Year Released: 2004
MPAA Rating: Unrated
Running Time: 23 minutes
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“The 17th Man” is a fantastic short film that mesmerizes with intense color, art, beauty, and flawless direction. Yimeng Jin’s film is a sordid tale of madness, obsession, and revenge that borders on a psychological thriller, with all the important elements of a murder mystery. A Hitchcockian, Raymond Chandler-esque, film noir style mixes with an eclectic and deeply unnerving talent to produce one of the best short films I’ve ever seen.
Anita Watson is a character created by one very disturbed writer named Steven Alexander. She uses her sex appeal to seduce and ultimately kill men who are blinded by her beauty and charisma. So far she has killed 16 times. She is waiting for her 17th man. Steven Alexander writes his novels with a ferocity that allows Anita to become real for him. She haunts him. She controls him. That’s why he decides that The 17th Man will be her last novel. Despite earnest protests from his editor, Steven sits down to his typewriter to bang out the last chapter in Anita Watson’s life. There is only one problem: Anita isn’t going to be destroyed that easily. In an eerie battle of wit and will, Steven struggles to grapple with what sometimes appears to be a ghostly apparition, and at other times appears to be some sever psychological problems. Even deeper than the need to discern Steven’s mental health, the story leads you down an interesting interpretation: Is it the writer who creates the story, or is it the readers who make sit real. And if it is the reader, then is Steven completely unable to change or defeat the creature of Anita Watson? Or will he become her 17th man?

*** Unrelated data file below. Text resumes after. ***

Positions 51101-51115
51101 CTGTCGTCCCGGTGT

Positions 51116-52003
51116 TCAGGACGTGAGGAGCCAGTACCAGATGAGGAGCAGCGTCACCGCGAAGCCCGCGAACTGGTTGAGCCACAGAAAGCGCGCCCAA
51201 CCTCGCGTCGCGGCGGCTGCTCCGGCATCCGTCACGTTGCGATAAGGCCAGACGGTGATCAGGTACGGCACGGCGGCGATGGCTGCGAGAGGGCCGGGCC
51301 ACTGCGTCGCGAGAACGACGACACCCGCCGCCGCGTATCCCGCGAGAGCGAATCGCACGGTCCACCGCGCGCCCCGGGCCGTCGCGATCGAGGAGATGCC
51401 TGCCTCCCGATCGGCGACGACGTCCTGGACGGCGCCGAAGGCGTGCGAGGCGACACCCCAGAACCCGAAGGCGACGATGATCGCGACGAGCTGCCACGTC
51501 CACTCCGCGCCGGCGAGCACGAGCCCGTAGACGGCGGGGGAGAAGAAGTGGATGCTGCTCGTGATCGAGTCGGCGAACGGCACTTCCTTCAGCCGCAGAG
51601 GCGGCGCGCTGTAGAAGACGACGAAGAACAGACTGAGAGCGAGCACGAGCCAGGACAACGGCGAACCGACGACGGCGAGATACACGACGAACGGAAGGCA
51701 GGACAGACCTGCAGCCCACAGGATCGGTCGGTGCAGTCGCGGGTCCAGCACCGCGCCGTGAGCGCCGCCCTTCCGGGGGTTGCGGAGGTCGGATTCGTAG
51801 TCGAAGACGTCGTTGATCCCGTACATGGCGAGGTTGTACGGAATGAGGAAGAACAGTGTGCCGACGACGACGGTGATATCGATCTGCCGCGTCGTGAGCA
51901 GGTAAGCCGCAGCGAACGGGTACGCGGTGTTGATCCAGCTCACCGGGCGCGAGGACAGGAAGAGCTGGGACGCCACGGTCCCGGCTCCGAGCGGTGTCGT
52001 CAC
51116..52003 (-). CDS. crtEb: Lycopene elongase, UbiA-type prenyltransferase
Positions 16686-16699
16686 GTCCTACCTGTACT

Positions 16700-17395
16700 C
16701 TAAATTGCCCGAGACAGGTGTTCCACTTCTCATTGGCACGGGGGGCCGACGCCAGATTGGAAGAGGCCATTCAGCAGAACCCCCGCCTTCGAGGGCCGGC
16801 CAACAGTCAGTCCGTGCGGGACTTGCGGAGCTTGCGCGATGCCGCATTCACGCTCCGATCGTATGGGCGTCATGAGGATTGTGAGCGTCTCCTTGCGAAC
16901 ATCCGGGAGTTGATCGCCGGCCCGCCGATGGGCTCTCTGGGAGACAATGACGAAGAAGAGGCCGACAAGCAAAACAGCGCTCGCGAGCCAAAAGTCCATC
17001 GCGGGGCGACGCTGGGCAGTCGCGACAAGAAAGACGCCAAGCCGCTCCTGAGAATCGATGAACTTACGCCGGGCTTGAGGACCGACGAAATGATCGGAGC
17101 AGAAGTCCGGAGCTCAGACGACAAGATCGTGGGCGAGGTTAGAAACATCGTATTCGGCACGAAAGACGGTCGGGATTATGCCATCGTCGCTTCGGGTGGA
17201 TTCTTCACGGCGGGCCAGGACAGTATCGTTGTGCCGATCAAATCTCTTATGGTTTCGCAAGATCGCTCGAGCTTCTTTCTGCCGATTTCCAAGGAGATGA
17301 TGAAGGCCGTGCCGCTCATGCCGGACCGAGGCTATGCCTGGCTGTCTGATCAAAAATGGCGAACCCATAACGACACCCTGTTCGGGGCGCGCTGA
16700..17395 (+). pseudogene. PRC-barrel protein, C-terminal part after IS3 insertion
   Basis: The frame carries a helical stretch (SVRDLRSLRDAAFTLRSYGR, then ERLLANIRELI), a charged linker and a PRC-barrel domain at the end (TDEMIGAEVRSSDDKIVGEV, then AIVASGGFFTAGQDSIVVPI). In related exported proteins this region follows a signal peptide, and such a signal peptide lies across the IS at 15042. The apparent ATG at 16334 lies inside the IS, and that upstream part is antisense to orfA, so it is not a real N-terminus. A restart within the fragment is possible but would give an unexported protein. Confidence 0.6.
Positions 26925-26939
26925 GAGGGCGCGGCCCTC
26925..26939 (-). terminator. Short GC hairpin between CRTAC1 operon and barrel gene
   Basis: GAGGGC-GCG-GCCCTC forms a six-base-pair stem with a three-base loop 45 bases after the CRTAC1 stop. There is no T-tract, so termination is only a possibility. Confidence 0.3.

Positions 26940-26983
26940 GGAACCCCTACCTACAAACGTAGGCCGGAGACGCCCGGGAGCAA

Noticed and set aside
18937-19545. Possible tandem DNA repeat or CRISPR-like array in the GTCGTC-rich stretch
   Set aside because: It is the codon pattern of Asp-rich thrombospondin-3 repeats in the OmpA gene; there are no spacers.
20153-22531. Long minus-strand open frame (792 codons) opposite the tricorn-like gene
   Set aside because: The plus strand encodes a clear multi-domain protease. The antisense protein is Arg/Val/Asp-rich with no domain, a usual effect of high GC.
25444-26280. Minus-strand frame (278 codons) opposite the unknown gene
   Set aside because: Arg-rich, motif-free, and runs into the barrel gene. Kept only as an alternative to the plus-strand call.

A femme fatale in full glory, Jeanine Holley Meis Scott Openshaw is catlike and seductive while still managing to scare all the men who watch this film. Scott Openshaw shows the range of a great actor and his good looks (yes, quite good) do not overshadow his talent (which is also quite good). He depicts Steven Alexander with such grueling dedication and demented passion that he is a perfect counterpart to Jeanine’s confidant and calmly evil Anita.
The beautiful mix of horror and seedy trashy detective story are brought to life by vivid comic book colors, great sound effects, and a very stylized and professional directing technique by Yimeng Jin. Despite the fantastical storyline and the twists and turns, the script is crisp and the characters well developed. This one is a winner.
Posted on June 19, 2004 in Reviews by Heidi Martinuzzi
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